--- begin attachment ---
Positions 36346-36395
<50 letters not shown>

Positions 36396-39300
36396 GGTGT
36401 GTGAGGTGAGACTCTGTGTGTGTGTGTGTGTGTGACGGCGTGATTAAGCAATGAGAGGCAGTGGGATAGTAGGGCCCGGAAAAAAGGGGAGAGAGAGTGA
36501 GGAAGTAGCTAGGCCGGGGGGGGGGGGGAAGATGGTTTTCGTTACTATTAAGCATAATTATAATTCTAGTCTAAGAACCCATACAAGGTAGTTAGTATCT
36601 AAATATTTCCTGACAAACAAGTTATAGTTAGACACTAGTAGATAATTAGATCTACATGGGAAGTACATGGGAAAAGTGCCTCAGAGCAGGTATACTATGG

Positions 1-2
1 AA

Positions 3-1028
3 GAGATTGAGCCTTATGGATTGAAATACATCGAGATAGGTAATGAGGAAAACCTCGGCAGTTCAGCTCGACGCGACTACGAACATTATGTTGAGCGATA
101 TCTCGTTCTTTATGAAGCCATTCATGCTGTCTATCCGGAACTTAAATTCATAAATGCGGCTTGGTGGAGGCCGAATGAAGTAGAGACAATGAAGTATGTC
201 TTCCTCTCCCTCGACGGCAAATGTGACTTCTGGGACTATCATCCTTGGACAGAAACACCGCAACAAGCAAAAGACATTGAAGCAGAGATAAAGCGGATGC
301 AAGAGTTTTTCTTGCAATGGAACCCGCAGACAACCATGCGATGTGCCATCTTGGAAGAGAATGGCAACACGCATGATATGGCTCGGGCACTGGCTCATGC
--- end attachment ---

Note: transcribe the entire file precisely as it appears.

Positions 36346-36395
<50 letters not shown>

Positions 36396-39300
36396 GGTGT
36401 GTGAGGTGAGACTCTGTGTGTGTGTGTGTGTGTGACGGCGTGATTAAGCAATGAGAGGCAGTGGGATAGTAGGGCCCGGAAAAAAGGGGAGAGAGAGTGA
36501 GGAAGTAGCTAGGCCGGGGGGGGGGGGGAAGATGGTTTTCGTTACTATTAAGCATAATTATAATTCTAGTCTAAGAACCCATACAAGGTAGTTAGTATCT
36601 AAATATTTCCTGACAAACAAGTTATAGTTAGACACTAGTAGATAATTAGATCTACATGGGAAGTACATGGGAAAAGTGCCTCAGAGCAGGTATACTATGG

Positions 1-2
1 AA

Positions 3-1028
3 GAGATTGAGCCTTATGGATTGAAATACATCGAGATAGGTAATGAGGAAAACCTCGGCAGTTCAGCTCGACGCGACTACGAACATTATGTTGAGCGATA
101 TCTCGTTCTTTATGAAGCCATTCATGCTGTCTATCCGGAACTTAAATTCATAAATGCGGCTTGGTGGAGGCCGAATGAAGTAGAGACAATGAAGTATGTC
201 TTCCTCTCCCTCGACGGCAAATGTGACTTCTGGGACTATCATCCTTGGACAGAAACACCGCAACAAGCAAAAGACATTGAAGCAGAGATAAAGCGGATGC
301 AAGAGTTTTTCTTGCAATGGAACCCGCAGACAACCATGCGATGTGCCATCTTGGAAGAGAATGGCAACACGCATGATATGGCTCGGGCACTGGCTCATGC